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Legal trouble for social media comments in SA

Legal trouble for social media comments in SA

The South Gauteng High Court has set a new legal precedent after it granted a South African Facebook user an interdict preventing a friend from posting about his personal life on the social network after she defamed him on the site.

In a first for South Africa, you may now have to be a little bit more conservative when posting about the intricacies of your friends’ personal lives on Facebook or other social media – or face a case of defamation.

The case was brought before the court after a Facebook user posted a status update about a party he attended, and was met with the following comment from a friend:

I wonder too what happened to the person who I counted as a best friend for 15 years, and how this behaviour is justified. Remember I see the broken hearted faces of your girls every day. Should we blame the alcohol, the drugs, the church, or are they more reasons to not have to take responsibility for the consequences of your own behaviour? But mostly I wonder whether, when you look in the mirror in your drunken testosterone haze, do you still see a man?

In response to the comment, the user took the matter to court, claiming that the comment defamed him on a number of grounds.

In his application, the Facebook user sought to block the friend from making any more posts about him on social media – as well as an order that she be arrested for 30 days should she fail to comply.

In the subsequent ruling, Judge Nigel Willis tackled the defamation case mindful of social media and its current role in society.

Judge Willis ruled that he could not find any evidence that Facebook would comply with a request to take the offending comment down – and said that it’s better to tackle users, rather than Facebook itself, in matters of privacy.

“If one wants to stop wrongdoing, it is best to act against the wrongdoers themselves,” he said.

Judge Nigel Willis

Judge Nigel Willis (Image: mg.co.za)

Unlawful posting

“In our law, it is not good enough, as a defence to or a ground of justification for a defamation, that the published words may be true: it must also be to the public benefit or in the public interest that they be published.”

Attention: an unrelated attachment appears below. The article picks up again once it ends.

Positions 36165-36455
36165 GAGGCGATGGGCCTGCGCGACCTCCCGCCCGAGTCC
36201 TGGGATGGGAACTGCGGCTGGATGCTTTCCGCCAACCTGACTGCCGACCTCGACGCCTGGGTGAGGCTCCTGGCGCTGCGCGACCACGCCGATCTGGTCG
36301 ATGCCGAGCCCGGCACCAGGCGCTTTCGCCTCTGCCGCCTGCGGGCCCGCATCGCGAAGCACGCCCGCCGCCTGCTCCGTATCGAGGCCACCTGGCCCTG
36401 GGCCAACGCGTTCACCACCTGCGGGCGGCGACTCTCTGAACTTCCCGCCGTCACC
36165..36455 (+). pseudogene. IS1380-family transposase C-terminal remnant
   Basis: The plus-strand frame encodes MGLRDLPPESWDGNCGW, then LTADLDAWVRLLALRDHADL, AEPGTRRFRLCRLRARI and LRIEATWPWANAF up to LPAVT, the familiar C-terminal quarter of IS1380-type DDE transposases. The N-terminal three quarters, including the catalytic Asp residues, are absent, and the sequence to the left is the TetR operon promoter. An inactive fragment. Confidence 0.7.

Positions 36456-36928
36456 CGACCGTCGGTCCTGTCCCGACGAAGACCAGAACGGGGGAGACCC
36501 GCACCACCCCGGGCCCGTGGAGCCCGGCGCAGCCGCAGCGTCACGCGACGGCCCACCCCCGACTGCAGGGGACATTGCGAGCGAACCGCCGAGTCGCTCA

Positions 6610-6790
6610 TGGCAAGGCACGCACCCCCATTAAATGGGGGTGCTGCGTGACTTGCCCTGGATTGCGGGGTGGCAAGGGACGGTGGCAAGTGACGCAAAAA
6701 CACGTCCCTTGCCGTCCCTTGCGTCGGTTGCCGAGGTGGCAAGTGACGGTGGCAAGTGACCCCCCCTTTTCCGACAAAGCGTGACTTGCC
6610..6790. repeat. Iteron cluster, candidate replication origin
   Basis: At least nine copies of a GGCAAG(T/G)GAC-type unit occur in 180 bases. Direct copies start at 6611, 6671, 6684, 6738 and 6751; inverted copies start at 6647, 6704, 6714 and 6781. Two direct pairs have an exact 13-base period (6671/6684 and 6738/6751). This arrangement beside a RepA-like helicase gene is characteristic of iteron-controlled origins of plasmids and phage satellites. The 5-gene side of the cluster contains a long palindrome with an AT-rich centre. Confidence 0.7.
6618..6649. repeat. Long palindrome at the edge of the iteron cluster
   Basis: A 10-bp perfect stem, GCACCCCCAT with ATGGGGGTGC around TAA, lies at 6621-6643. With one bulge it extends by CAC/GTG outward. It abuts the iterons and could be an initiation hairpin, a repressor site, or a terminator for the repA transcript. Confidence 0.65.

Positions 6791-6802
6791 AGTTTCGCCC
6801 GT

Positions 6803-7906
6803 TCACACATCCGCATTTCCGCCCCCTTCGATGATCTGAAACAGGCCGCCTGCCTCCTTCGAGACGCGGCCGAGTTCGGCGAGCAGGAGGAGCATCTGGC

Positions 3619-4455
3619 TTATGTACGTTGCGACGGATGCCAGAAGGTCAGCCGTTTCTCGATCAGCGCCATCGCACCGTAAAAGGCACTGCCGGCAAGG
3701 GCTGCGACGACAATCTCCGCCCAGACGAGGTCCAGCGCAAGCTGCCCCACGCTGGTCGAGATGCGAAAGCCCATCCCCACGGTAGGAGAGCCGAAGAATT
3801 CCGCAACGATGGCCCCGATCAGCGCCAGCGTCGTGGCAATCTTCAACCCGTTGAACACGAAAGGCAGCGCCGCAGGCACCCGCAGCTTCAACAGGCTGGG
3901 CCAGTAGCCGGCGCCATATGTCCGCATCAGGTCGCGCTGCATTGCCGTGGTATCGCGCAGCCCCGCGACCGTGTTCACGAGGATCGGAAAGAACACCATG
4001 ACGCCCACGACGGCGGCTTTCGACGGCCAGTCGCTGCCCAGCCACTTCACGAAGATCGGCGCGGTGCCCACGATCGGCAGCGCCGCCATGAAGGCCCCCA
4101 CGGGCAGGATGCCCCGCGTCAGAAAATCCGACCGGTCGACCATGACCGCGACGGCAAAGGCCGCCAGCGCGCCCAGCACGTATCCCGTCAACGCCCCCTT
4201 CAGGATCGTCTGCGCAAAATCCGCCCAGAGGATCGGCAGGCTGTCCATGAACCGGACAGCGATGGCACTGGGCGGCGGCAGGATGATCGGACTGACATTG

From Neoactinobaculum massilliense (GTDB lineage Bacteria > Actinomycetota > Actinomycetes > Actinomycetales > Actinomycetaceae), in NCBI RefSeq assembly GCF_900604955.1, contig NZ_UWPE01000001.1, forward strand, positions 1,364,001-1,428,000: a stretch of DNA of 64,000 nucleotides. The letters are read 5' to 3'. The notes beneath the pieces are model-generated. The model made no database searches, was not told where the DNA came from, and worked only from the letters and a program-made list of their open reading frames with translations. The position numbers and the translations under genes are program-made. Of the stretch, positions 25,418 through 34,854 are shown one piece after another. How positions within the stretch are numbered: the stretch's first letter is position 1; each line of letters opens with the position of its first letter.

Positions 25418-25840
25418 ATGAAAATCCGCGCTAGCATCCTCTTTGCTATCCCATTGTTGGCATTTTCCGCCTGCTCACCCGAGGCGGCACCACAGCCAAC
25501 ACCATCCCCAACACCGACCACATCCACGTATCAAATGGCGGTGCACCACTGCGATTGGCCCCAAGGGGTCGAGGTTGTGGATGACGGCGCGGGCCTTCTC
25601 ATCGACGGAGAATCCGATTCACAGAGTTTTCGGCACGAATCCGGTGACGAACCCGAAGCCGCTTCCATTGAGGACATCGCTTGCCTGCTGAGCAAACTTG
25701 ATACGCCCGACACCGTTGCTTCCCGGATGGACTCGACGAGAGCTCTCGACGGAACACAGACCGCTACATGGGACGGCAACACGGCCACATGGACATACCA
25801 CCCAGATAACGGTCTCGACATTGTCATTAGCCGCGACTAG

“A distinction must always be kept between what ‘is interesting to the public’ as opposed to ‘what it is in the public interest to make known’. The courts do not pander to prurience.”

“I am satisfied that it is neither to the public benefit or in the public interest that the words in respect of which the applicant complains be published, even if it is accepted that they are true.”

Judge Willis went on to say that in the defence of “fair comment” – the onus fell on the friend to present the evidence that her views were justified.

“She has been unable to justify her posting…The background to the posting, together with the words themselves, indicates that the respondent acted out of malice when she posted the offending comments.”

Watch what you say

In the final ruling, the court did not grant the Facebook user’s request to indefinitely block all comment made by his friend about him – and there was no precedent set for arrests to be made.

In the ruling, the court granted an interdict, ordering the friend to remove her comments about the user from social media, and to pay the application costs.

“Those who make postings about others on the social media would be well advised to remove such postings immediately upon the request of an offended party. It will seldom be worth contesting one’s obligation to do so,” Judge Willis said.

“After all, the social media is about building friendships around the world, rather than offending fellow human beings. Affirming bonds of affinity is what being ‘social’ is all about,” he said.

The full social media judgement can be found in PDF format from SAflii.org.

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Quinton is a business and technology journalist who dabbles in media and graphic design. He holds a degree in Journalism from the University of Johannesburg....
Join the Conversation
  • This is absolutely absurd!!! If this user didn’t like the comments he could have either just deleted the offending post and person, or acknowledge that the truth hurts. Is society becoming so petty that when something is said against you, you run off to court! Grow up and choose your friends more wisely, or clean yourself up and don’t give them ammo to use against you!

    • YaseenT

      Defamation of character is against the law – your opinion of it however is simply just that, your opinion.

    • It can aslo be postulated that the damage is done by the time one tries to remove it. So in essence the learned judge has a point. People need to be accountable for their words, that is what defamation laws are about. Bravo to a brave and thoughtful Judge Willis

    • Karl

      Just to be clear: the post was on her own page, not on his page. You can only delete posts on your own page. And she refused to delete the comment after he requested her to do so.

    • It is only defamation if it is not true. How can asking a question be considered defamation?

  • felixratcatcher

    Even the law is getting sick of people vomiting on their Facebook pages. Finally some reprieve – just sad it took a lawyer :).

    • Yes, or those who can’t post under their own names.

      • Wonder how the judge will defamation by “Felixratcatcher”.

        • The more I think of it the more bull shit this decision becomes by the moment. Challenge it in the Supreme Court.

  • We have a situation where the controlling body for Motor Sport in South Africa Is allowing the use of an environmental pollutant and Hazardous Chemical Substance in a totally reckless and negligent matter – this has been brought to their attention and they even lied to SASCOC in a formal report on the matter. I have been commenting on this for a number of months – what are my chances of having the whole thing turned against me .